The NLRB-McDonald’s ruling could be the beginning of a franchise war

Fast-food workers and activists demonstrate for a higher minimum wage outside McDonald's in Chicago.
(Scott Olson / Getty Images)

It has been accurately observed that a single sentence in a terse ruling issued last week by the general counsel of the National Labor Relations Board has the potential to bring U.S. labor law into sync with the 21st century.

The ruling involves at least 43 labor violation cases filed against McDonald’s since November 2012. (Another 64 are pending.) In those 43 cases, the general counsel ruled that it will treat McDonald’s as the workers’ “joint employer,” along with its franchisees. They can be judged jointly accountable for workplace conditions.

Thus with a single stroke did the agency punch a hole in the claim used by retailers and restaurant chains to dodge responsibility for their front-line workers: that working conditions are set by the small businesses operating the franchises, not by corporate headquarters.


This claim long has been transparently bogus. McDonald’s, like many other franchisors, exercises rigorous control over almost all aspects of a franchisee’s operations -- uniforms, food quality and preparation, store design, hours, prices. The branded company monitors these standards with secret shoppers, and backs them up with economic cudgels that can make indentured servitude look like a big party. A well-performing franchisee can be offered more stores, and a poor performer might find a competing store opening down the street.

(Just to be clear: A “franchisor” is the big company, such as McDonald’s; a “franchisee” is a smaller company, often a family enterprise, that operates one or more stores. The latter typically pays a fee to the the former and puts up his or her own funds to build the location, buy inventory and pay workers.)

The chains want to have things both ways. Their pitch to consumers is that the dining experience in one McDonald’s is virtually identical to another’s, but when the chips are down -- when a workplace regulation or a union organizing drive surfaces, for instance -- they claim that they just provide a big umbrella under which thousands of small businesses find some shade.

“Conceptually, this is a big step,” Catherine Fisk, a labor and workplace expert at UC Irvine law school, says of the NLRB counsel’s ruling. “It shows the general counsel is trying to adapt to the evolving nature of the restaurant business.” She cautions that the ruling has to travel a long road before it goes into effect, if it ever does: Among other things, the cases it applies to have to be adjudicated by the board and are subject to court reviews.

As for whether it will result in unionization of fast-food workers, which is the goal of the workers who brought the complaints to the NLRB, “that depends on whether they have the stamina and determination to organize their fellow workers.” But the ruling does point to the prospect that, if they do organize, “they can at least bargain with someone who can do something” about conditions -- that is, the big company.

The interests of the franchisors and their franchisees are constantly in tension. The danger of the NLRB counsel’s ruling is that while it might stick the big companies with responsibilities for workers, the big companies will stick the franchisees with the costs.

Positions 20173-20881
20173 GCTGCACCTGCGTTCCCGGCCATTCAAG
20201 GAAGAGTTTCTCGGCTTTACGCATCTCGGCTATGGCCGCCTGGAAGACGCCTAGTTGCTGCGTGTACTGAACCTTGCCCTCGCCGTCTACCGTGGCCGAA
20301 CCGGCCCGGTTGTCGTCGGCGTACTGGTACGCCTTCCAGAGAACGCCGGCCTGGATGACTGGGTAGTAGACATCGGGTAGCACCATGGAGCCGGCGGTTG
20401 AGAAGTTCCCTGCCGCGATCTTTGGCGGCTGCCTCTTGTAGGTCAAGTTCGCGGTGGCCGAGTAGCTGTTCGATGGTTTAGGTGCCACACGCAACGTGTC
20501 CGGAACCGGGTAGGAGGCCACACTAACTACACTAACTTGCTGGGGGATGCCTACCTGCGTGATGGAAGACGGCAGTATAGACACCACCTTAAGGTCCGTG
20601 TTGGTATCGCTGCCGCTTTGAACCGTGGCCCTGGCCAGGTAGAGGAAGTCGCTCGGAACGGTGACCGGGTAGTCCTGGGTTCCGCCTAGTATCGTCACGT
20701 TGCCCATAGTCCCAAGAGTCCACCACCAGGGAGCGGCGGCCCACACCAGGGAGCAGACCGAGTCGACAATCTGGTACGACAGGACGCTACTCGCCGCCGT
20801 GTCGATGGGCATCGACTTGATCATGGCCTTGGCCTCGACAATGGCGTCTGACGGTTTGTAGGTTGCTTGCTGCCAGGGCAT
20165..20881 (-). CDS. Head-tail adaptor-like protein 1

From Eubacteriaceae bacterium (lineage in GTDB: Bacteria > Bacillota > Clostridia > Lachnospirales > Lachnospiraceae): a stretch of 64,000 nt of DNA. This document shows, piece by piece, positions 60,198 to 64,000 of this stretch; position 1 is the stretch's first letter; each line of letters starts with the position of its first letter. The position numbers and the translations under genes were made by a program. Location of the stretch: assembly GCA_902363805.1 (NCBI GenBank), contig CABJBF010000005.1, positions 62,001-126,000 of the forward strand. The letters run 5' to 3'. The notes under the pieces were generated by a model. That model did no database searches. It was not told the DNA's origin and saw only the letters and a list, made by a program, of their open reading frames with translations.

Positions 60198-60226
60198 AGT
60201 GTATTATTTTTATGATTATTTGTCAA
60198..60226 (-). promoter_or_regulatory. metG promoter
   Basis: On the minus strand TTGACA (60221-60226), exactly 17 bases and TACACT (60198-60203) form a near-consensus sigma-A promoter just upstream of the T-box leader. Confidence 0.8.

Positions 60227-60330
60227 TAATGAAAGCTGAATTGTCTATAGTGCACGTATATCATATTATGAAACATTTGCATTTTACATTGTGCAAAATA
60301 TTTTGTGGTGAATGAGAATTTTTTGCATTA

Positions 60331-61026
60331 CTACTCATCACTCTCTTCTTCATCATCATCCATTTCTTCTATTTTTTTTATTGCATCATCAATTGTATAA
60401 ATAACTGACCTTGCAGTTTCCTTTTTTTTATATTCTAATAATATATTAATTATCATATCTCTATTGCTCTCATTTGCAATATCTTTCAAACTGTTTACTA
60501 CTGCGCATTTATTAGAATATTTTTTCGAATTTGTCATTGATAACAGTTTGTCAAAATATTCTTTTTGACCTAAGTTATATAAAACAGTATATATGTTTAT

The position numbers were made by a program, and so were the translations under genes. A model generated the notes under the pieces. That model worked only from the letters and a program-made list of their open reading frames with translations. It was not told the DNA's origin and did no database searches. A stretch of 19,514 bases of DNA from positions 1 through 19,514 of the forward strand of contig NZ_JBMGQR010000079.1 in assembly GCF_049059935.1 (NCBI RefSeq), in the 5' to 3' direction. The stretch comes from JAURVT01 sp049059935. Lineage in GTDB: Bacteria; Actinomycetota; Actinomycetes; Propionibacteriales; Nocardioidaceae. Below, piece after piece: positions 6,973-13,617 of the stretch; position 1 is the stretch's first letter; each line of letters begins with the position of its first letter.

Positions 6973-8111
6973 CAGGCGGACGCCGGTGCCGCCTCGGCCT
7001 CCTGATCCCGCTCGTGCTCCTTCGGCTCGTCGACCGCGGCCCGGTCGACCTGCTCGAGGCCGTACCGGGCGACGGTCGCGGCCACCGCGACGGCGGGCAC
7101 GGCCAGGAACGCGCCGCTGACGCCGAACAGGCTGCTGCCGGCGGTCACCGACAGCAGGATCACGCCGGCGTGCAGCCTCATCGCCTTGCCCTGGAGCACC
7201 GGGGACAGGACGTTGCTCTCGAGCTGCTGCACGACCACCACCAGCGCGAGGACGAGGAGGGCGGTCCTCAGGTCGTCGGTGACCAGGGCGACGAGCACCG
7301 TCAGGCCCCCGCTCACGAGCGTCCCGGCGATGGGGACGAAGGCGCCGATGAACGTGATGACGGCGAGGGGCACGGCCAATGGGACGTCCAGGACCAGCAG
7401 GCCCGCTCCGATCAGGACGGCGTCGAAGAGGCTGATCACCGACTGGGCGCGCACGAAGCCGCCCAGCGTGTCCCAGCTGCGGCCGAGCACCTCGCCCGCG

One example of how this works is playing out in the California Legislature, where a bill moving toward a vote aims to shift the playing field just a bit more in the franchisees’ favor.

The bill, SB 610, would narrow the conditions under which a franchisor can terminate a franchisee’s contract. If the franchisor violates those conditions, the franchisee can demand to be reinstated or receive damages that are more advantageous than under current law. The idea, says Peter Lagarias, a San Rafael attorney who represents franchisees, is to close loopholes in franchise law that have existed for decades.

So it’s perhaps unsurprising that the franchisors have organized to defeat the measure. Typically, they depict it as an attack on small business, but the names behind the anti-SB 610 campaign are companies like UPS -- which franchises out its UPS Store brand -- Round Table Pizza and AAMCO Transmissions.

Their beef with SB 610, they say, is that by making it harder to terminate underperforming operators it will hurt good franchisees, while encouraging unnecessary litigation.

The burning question is what will happen to the franchisor/franchisee relationship if labor laws and other regulations are more commonly imposed on the parent companies. Smaller franchisees might fall below minimum size requirements conferring immunity from minimum wage laws, the Affordable Care Act and other such measures; big franchisors won’t. But the franchisees might get the bill.

Fisk observes that apportioning the cost is typically within the control of the franchisor, which can set the price of its product. At McDonald’s, for example, the cost of higher wages or regulations “can be internalized within the cost of a Big Mac, so a franchisee doesn’t have to choose between honoring the franchise agreement or giving up his or her profit.”

Will the big companies be so accommodating? You can count on the tensions between them and their franchisees getting hotter.

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